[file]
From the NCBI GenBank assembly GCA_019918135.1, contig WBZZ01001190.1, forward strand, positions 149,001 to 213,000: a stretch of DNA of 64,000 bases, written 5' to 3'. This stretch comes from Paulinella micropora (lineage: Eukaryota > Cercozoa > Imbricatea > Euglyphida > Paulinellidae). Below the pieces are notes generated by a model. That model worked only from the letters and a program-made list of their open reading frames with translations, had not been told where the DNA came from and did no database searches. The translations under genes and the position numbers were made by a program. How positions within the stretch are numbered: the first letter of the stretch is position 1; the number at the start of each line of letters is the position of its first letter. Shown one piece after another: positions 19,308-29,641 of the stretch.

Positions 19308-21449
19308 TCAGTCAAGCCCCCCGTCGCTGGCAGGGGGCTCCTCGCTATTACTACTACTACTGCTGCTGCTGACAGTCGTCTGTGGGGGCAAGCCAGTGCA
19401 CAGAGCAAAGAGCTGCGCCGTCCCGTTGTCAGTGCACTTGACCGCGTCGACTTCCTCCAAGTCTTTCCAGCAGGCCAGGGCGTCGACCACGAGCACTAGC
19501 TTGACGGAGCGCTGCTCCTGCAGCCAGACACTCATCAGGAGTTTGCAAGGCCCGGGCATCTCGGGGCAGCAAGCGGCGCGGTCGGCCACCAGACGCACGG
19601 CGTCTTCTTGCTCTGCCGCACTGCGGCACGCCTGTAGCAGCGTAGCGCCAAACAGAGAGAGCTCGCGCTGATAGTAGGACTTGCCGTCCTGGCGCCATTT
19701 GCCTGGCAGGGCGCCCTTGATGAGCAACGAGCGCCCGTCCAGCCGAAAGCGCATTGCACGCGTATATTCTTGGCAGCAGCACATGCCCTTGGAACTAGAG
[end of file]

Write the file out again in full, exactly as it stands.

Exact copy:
From the NCBI GenBank assembly GCA_019918135.1, contig WBZZ01001190.1, forward strand, positions 149,001 to 213,000: a stretch of DNA of 64,000 bases, written 5' to 3'. This stretch comes from Paulinella micropora (lineage: Eukaryota > Cercozoa > Imbricatea > Euglyphida > Paulinellidae). Below the pieces are notes generated by a model. That model worked only from the letters and a program-made list of their open reading frames with translations, had not been told where the DNA came from and did no database searches. The translations under genes and the position numbers were made by a program. How positions within the stretch are numbered: the first letter of the stretch is position 1; the number at the start of each line of letters is the position of its first letter. Shown one piece after another: positions 19,308-29,641 of the stretch.

Positions 19308-21449
19308 TCAGTCAAGCCCCCCGTCGCTGGCAGGGGGCTCCTCGCTATTACTACTACTACTGCTGCTGCTGACAGTCGTCTGTGGGGGCAAGCCAGTGCA
19401 CAGAGCAAAGAGCTGCGCCGTCCCGTTGTCAGTGCACTTGACCGCGTCGACTTCCTCCAAGTCTTTCCAGCAGGCCAGGGCGTCGACCACGAGCACTAGC
19501 TTGACGGAGCGCTGCTCCTGCAGCCAGACACTCATCAGGAGTTTGCAAGGCCCGGGCATCTCGGGGCAGCAAGCGGCGCGGTCGGCCACCAGACGCACGG
19601 CGTCTTCTTGCTCTGCCGCACTGCGGCACGCCTGTAGCAGCGTAGCGCCAAACAGAGAGAGCTCGCGCTGATAGTAGGACTTGCCGTCCTGGCGCCATTT
19701 GCCTGGCAGGGCGCCCTTGATGAGCAACGAGCGCCCGTCCAGCCGAAAGCGCATTGCACGCGTATATTCTTGGCAGCAGCACATGCCCTTGGAACTAGAG